Kent State President Beverly Warren delivers 2017 State of the University Address

President Beverly Warren gave her annual State of the University Address and highlighted the achievements of the university and the “collective purpose” she hopes to accomplish in the future.

“In these challenging times it’s not nearly enough for a university to be big,” she said in reference to the current problems plaguing colleges across the country including reduced enrollment from international students and less federal funding. In the face of difficult headwinds, she delivered a rallying call for members of the community.

“Kent State is called to be different, unique, inspiring. That requires us to take a journey together. A journey of purpose.”

Hosted in the Kent State Student Center Kiva, the event opened with a video illustrating notable achievements within the last year by both the university and its students.

Themes of collaboration, innovation and preparing for the future of higher education echoed in the introductions made by both Kent State University Provost Todd Diacon and Multicultural Center Director, Dr. Talea Drummer.

Diacon said October 17 is historically a date where new ideas have “change[d] the world,” and today would have similar implications for the university and surrounding communities. He added the president is a woman who “calls upon us all to aim higher, reach further and have a greater impact on everything we do.”

When Warren took the stage, she expressed a desire for Kent State’s direction to be bold and a vision shared by everyone involved.

“We again come together to celebrate our individual and collective achievements. There’s no better day than a day I can celebrate what you do, and perhaps even more importantly, to really consider our future—to frame a shared vision for the university we aspire to be,” Warren said.

Warren featured the accomplishments of the last year, including a grant awarded to Gemma Casadesus Smith for her research into Alzheimer’s with the Brain Health Research Institute, the May 4 site’s registration as an official National Historic Landmark and national recognition for inclusive excellence amongst other academic and athletic achievements.

“Accomplishments like these don’t just happen. They are products of hard work,” she said.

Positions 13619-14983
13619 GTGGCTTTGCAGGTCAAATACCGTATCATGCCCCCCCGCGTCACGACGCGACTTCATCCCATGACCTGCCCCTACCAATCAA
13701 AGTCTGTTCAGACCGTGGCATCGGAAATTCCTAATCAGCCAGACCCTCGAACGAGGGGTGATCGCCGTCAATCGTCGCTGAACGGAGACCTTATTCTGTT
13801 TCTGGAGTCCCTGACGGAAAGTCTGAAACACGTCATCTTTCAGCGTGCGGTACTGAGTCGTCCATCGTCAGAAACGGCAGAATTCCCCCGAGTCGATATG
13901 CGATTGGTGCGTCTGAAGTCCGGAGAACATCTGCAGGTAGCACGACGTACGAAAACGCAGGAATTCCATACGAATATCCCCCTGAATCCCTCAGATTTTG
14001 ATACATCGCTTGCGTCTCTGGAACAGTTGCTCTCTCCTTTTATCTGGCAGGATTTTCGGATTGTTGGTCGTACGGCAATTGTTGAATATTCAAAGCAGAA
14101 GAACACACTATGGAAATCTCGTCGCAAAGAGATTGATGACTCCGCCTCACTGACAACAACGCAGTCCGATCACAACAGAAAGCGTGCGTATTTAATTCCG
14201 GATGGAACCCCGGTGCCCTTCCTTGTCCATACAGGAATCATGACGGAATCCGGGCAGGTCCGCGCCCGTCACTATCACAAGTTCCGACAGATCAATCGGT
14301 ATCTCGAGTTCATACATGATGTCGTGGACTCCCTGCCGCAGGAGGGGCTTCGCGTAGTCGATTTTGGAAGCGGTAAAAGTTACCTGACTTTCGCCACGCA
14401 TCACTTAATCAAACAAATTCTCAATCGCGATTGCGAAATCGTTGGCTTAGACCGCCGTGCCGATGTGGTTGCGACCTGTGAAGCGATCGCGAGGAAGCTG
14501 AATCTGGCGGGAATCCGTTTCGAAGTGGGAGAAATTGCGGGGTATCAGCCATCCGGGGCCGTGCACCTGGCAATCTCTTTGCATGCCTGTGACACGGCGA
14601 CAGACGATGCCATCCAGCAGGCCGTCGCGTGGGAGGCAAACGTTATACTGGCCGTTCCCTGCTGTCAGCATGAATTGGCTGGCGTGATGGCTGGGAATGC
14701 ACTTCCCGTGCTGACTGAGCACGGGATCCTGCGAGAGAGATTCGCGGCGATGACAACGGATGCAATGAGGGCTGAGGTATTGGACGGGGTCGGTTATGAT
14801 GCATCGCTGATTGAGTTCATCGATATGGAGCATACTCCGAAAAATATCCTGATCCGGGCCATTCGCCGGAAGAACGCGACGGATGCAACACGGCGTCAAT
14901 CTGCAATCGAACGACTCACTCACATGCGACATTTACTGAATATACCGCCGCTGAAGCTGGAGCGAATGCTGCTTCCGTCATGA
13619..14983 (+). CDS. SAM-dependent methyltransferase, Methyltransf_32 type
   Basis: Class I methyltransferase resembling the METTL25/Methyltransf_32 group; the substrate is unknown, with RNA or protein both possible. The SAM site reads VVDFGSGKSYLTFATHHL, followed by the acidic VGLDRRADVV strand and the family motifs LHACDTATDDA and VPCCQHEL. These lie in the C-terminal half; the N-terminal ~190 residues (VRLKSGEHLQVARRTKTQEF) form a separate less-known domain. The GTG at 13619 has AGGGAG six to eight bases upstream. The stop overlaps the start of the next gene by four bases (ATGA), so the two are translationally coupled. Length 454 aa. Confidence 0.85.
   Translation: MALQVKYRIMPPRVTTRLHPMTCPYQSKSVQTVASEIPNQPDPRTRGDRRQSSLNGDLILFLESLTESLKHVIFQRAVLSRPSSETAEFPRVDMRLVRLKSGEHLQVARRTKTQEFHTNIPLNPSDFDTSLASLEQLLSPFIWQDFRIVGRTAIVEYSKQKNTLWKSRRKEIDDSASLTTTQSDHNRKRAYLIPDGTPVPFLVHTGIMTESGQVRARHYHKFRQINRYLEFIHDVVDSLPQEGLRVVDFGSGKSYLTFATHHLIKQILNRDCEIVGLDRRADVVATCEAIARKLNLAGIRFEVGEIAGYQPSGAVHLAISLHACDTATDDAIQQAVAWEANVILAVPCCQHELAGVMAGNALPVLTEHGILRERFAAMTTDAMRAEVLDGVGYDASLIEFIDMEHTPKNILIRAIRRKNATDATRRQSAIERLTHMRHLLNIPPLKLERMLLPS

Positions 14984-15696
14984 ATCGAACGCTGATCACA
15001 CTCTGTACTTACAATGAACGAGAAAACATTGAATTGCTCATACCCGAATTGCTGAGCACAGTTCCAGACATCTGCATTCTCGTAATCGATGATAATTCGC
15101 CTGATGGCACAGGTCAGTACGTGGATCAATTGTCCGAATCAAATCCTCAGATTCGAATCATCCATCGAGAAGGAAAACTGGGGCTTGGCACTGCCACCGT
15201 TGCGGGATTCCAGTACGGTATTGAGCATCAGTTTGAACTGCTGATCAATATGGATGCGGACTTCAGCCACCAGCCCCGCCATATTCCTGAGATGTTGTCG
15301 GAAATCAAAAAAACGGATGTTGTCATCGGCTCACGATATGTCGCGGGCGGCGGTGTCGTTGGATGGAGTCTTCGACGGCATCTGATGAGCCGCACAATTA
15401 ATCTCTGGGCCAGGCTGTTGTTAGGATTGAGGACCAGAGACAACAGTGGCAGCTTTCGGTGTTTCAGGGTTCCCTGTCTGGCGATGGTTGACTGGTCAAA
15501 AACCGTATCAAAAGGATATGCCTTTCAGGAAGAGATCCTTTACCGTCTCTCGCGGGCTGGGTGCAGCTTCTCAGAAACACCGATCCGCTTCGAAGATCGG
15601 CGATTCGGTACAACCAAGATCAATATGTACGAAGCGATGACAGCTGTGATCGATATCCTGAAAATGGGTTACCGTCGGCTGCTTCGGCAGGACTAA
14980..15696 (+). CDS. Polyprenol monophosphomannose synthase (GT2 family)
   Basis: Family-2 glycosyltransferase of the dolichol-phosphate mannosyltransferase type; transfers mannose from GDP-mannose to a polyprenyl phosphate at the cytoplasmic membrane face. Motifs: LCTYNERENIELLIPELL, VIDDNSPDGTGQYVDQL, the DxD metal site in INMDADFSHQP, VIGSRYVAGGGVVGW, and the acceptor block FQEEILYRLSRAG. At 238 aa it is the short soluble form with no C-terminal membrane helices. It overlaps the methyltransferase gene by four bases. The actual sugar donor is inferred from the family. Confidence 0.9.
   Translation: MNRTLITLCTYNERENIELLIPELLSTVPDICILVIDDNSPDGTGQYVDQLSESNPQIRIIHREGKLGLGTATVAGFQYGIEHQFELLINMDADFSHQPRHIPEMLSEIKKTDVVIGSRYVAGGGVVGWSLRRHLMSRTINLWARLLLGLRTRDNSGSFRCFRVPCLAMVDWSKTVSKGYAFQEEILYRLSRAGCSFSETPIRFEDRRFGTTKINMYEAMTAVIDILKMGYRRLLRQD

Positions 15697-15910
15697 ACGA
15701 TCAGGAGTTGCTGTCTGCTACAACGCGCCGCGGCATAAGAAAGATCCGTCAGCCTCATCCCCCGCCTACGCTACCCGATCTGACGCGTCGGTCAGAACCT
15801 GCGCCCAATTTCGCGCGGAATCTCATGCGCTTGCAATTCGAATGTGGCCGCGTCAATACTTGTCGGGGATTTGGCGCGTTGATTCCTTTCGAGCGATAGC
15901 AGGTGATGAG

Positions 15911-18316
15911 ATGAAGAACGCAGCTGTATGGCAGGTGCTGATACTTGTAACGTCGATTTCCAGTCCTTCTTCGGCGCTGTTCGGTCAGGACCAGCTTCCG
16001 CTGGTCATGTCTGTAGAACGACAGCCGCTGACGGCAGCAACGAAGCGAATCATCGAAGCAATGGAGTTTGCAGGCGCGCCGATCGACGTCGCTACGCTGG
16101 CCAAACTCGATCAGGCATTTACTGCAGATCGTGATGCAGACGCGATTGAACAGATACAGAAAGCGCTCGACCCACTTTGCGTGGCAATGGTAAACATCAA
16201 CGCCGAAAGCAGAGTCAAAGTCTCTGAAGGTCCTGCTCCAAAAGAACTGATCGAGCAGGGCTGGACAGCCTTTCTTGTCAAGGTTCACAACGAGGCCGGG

Philanthropic donations also reached a new high last year, rising 31 percent from 2015. Warren thanked donors and said she had hopes for even more assistance in 2017. “We need you,” she said to the audience in the Kiva or those watching via livestream.

Although enrollment declined for the first time in 10 years, Warren said the class of 2021 was the most qualified in the university’s history. She expressed a hope the university would continue to “hold firm in our belief that we must be that welcoming university for all students.”

Looking to the future, Warren encouraged the community to “engage in work that makes for a purposeful life.” To achieve this goal, she said it had to start by embracing our “humanness,” developing empathy and working collaboratively.

She highlighted the importance of “T-shaped individuals” who are rooted in a deep expertise in one field but are also willing to branch out beyond their comfort zone to collaborate with others. Doing so will enable the university to “reach across boundaries and break down the barriers that often divide us.”

Innovation will play a key role toward her goal of becoming a “top university for purposeful learning.” Warren expressed a desire to build an “Innovation Center,” that encourages students and faculty to work outside of their discipline to create projects benefiting the community. Referring to it as an “interdisciplinary mecca,” she said it could become “a gathering space for current and future entrepreneurs and innovators.”

In a Q&A session after the address, she said the center would be a concept that extended across campus while also expressing a desire to transform the existing Art Building into a hub of sorts.

“I actually think there will be donors who will be really interested in this kind of idea. So it’s a journey of matching finances with my dream,” she said.

The closing elements of the State of the University Address focused on breaking down barriers and working side-by-side with one another to meet the university’s full potential.

Warren expressed the journey toward becoming a collaborative and innovative hub of higher learning has already begun. Citing collaborations between the fashion and podiatric medicine schools, she said the university was working to push boundaries, but the continued success lies within our hands and will require unity.

“We can’t get there without locking arms,” she said.

This academic year will be focused on honing the design of the “Innovation Center: and joining together to grow collectively in the face of whatever challenges the university may face.

“When we are challenged to our core, we respond. Not only with resilience but with an intensity of effort,” Warren said. “Our intensity tells the world Kent State will overcome. We will overcome. And we will move on with purpose. We are truly the architects of our own fate and purpose is essential.”  

 
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